Anyone who has raised a thirteen year old boy lately understands how difficult it is to compete for time with friends, girls, school activities, sports, Ipods, text messaging, facebook, and a hundred other things. A couple times during that ride, I instinctively reached for my phone to return calls but stopped myself short, thinking, "I'm not going to jeopardize this golden opportunity to have an uninterrupted meaningful conversation with my son. The calls can wait."

I understand that there are some who object to hunting for various and sundry reasons. All I can say is that I will always remember that day and the bond of sharing a special outdoor experience and a wonderful conversation with my son. And no animals were harmed in the making of those memories! Yes, killing is sometimes the end result, but hunting is really about the process.

8 comments:

rkh said...

good post; enjoy your blog

Ben G. said...

I might have to try freshening up some scrapes myself this season.

I always did the same thing get down out of the tree and take a long walk. Or bring a plastic bottle up in my stand with me.

I haven't raised a 13yr old boy yet but I have a 1yr old and another boy on the way. I am so looking forward to creating memories just like you did that day.

Anonymous said...

Love the Blog. Thanks for the first hand confirmation of something I have suspected and tried myself in the past. Until now I have had no confirmation that it actually works. I don't think the "ACT" will bring deer in, but it may keep them around long enough for good shot. keep the posts coming.

Anonymous said...

On a recent hunt I peed out of my stand twice. The first time, a really nice 10 pointer came in within 20 minutes after. He smelled my pee and did not alert. Neither did the two does that followed him. They did eventually alert to "my" scent when they got directly downwind of me, but I could have killed the buck stone dead on a number of occasions during the ten minute encounter. By the way, it was an antlerless quota hunt on President's Island.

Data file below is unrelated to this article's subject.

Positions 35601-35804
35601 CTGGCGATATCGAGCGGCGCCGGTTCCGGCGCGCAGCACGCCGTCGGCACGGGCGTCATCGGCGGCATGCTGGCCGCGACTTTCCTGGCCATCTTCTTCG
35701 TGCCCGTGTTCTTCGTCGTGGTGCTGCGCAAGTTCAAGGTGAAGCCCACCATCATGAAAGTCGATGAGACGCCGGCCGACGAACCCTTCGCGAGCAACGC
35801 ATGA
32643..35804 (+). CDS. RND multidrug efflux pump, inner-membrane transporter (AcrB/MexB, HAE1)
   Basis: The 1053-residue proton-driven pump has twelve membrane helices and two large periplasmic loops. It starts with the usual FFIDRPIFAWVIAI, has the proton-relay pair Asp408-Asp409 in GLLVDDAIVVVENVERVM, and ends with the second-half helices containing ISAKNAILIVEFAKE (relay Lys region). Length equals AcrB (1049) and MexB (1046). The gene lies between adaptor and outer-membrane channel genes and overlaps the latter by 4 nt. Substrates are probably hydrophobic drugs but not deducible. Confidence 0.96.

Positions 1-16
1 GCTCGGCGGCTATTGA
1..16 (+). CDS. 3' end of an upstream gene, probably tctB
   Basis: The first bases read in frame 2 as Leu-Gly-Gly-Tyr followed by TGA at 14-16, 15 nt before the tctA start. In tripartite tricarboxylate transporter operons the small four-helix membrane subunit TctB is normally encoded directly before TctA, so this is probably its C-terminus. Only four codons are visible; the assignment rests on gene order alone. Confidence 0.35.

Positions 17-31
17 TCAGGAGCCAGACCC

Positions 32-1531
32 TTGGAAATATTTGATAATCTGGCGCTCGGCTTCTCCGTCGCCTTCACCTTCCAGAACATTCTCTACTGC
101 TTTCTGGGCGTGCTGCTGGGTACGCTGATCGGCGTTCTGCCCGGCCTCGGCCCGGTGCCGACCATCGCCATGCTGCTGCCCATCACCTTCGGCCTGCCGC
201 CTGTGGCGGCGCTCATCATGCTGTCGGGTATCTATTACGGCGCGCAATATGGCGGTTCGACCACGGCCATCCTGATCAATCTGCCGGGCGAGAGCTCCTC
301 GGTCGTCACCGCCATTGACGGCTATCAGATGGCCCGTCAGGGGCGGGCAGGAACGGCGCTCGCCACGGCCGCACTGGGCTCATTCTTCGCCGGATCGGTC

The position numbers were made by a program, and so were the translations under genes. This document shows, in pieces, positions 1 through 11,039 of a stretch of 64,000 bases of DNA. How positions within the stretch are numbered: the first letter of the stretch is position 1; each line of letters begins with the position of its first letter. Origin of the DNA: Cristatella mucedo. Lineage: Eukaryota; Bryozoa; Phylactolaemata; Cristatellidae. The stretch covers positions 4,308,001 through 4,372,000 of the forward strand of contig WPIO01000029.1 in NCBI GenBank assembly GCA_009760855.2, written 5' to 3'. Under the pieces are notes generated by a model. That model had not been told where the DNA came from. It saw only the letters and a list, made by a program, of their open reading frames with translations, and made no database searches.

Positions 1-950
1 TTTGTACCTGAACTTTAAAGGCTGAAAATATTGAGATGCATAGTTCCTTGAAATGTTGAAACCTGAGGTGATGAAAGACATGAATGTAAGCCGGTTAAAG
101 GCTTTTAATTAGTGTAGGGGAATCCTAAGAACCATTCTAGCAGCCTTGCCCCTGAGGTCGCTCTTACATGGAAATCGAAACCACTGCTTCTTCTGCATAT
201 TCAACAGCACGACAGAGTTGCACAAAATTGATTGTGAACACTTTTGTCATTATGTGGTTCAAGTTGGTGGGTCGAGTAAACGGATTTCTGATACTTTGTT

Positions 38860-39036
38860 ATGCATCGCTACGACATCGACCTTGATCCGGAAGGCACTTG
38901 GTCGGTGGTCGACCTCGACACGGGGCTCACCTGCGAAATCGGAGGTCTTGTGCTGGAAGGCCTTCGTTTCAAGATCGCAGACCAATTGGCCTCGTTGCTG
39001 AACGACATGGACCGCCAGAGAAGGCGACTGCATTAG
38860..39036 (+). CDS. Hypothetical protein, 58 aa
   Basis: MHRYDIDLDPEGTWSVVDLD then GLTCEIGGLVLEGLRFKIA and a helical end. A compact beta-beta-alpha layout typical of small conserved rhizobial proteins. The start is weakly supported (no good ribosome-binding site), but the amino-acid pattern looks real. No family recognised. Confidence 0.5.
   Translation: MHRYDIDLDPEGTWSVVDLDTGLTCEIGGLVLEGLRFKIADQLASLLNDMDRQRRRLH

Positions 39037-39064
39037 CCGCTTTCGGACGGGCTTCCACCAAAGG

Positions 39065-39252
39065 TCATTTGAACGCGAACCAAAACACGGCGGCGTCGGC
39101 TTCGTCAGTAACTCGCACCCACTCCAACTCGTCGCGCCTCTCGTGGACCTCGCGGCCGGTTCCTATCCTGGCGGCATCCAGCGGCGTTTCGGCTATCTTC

The next day I peed out of my stand again in the same place and a three point came in directly downwind.
I think the urine may have actually attracted him. None of the deer spooked because of it. Of course, I wonder if deer who have been educated and associate human urine with humans would have spooked.
At this point, I just pee out of my stand.

Pursuit Hunter said...

Thanks for the nice feedback guys.

I think one of the greatest things about hunting whitetails is that there is always more to learn. There certainly are no experts, just folks who've made more mistakes than others - and hopefully learned from them. That's a big part of why I started this blog; so we can learn from others' experiences - both good and bad.

Anonymous 11/10 - I'm glad to know that the big bucks are just as indifferent to (or even curious about) human urine. I wondered, after what I witnessed with an immature buck, whether older bucks would behave differently. You've answered that question. Thanks.

Anonymous 11/6 - agree that the act probably isn't going to draw 'em in from the next county. I wonder whether a mock scrape might keep one checking it for several days if they are in the area. Could up the odds of getting an opportunity.

Ben - my BEST hunting memories involve being in the woods with my son. Like the time when he was about six or seven and we took a mid-day nap together in a sunny spot under a big white oak. We both fell asleep with his head on my shoulder. Don't remember much else about that day, but I'll never forget that nap. Hope you have some great times with your boys. Congratulations and good luck on the second.

kmurray said...

What a great post all the way around. Can't wait to make some hunting memories with my little man. He's 2 1/2 and I took him out for hunting for the first time this fall. He love grunting and rattling. We did not get to see any deer but I got to see the joy in my sons eyes and that made it a successful trip in my eyes.

Keep up the good work.
Kari
-I too freshen scrapes. Why hold it!?!?

Pursuit Hunter said...

Kari,

Great to hear from a huntin' momma. I see from your blog that your husband hunts too. Sounds like your little man has got some good times ahead. Enjoy the times!

Anonymous said...

Great post. Keep up the good work.